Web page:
Since the beginning of the year, San Diego’s Doctible has grown from 22 workers to 55 employees.
For Co-founder and Chief Executive Ajit Viswanathan, the growth has Doctible’s management working hard to retain the start-up’s energetic culture.
“You can have personal relationships when you’re at 22 employees,” said Viswanathan. “At 55, it gets a little bit tougher. But we still can create an environment where our culture is intact.”
Founded in 2014 by Viswanathan and Leon Hu, Doctible makes software that automates back office tasks primarily for doctors in private practice, while also giving them tools to engage, retain and get feedback from their patients.
Doctible’s patient communications and retention platform integrates with the physicians’ existing software stack. The company began a rapid expansion last year and now has more than 2,500 customers in 49 states. Doctible has raised $4.2 million in venture capital funding to date.
Viswanathan and Hu emphasize the company’s culture first and foremost. That landed Doctible on the San Diego Union Tribune’s ranking of top local workplaces for small companies.
Viswanathan recently discussed the steps Doctible takes to be a good place to work. Here are some excerpts.
Q: Where do you find workers – universities, competitors?
A: San Diego is a tough job market from an employer perspective. It really depends on the type of role we are recruiting for. For example, if we are recruiting for our development/product team, it was extremely hard with the platform that we use to find people inside San Diego.
It is not for lack of trying. At the same time, we are a start-up, and we don’t have all the resources to spend on recruiting that others may have.
But a couple of our most recent hires on the engineering team have actually been from out of state, and we found it very fulfilling that we were able to bring them over here and see the culture. It definitely worked out great for both parties.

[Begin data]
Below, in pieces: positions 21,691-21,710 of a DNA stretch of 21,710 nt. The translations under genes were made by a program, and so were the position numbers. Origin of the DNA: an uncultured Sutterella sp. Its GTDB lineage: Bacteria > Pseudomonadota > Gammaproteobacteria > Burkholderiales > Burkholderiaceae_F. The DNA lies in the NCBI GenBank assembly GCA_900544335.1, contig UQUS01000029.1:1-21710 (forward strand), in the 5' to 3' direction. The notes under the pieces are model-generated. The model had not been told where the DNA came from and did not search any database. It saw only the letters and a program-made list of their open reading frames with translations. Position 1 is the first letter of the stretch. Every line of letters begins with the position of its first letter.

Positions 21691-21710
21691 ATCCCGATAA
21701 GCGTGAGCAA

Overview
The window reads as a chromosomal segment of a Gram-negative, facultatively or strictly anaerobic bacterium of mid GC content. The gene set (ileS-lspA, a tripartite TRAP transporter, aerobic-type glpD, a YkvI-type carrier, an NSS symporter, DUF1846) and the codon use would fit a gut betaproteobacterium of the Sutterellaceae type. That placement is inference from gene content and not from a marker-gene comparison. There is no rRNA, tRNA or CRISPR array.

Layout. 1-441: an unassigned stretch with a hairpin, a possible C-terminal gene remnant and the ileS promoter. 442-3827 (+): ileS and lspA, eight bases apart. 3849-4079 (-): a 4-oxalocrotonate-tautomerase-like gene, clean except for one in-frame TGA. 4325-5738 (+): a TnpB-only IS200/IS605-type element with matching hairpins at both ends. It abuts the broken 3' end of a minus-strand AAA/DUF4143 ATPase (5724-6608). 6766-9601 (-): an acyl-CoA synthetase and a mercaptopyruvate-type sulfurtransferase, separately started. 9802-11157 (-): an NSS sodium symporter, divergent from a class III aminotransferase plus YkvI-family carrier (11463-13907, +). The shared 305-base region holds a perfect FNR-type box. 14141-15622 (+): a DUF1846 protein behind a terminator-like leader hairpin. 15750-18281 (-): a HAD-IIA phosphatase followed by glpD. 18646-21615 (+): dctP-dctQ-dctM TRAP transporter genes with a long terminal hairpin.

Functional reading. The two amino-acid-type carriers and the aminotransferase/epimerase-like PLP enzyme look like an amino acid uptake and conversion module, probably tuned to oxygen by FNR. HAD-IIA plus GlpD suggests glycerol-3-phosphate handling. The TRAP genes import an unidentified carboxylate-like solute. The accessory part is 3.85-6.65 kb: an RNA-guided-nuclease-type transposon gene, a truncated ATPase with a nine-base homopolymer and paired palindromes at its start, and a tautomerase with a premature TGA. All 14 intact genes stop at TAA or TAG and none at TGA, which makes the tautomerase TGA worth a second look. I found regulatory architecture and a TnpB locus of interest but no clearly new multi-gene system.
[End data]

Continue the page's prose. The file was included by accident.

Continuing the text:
If you look at our sales side, we like to hire people who are new to the workforce. We are big believers in recruiting and training and teaching them a profession. So to date, a lot of our sales employees have been from within the region.
I would say again that finding the A-grade player, it is a process. It takes time. We are primarily looking for culture fits to make sure they jell into what we are trying to achieve and are comfortable in our environment.
Q: Can you define your culture?
A: We want to create a culture where our employees are positive. When retaining employees, culture should play a huge part of it in my opinion.
We publish our core values. We hold them accountable to it. So every new employee, or even existing employees, we want them to be held accountable to those core values, myself included.
We have five core values: Always improve and innovate; be positive; do what is right; wow the customer; and build an awesome culture.
We do quarterly reviews off-site where employees can ask any question in an anonymous way. It is very open and transparent. We also do a core values check. We ask, Hey, are we doing the right thing? Are we still on track with the core values that we published?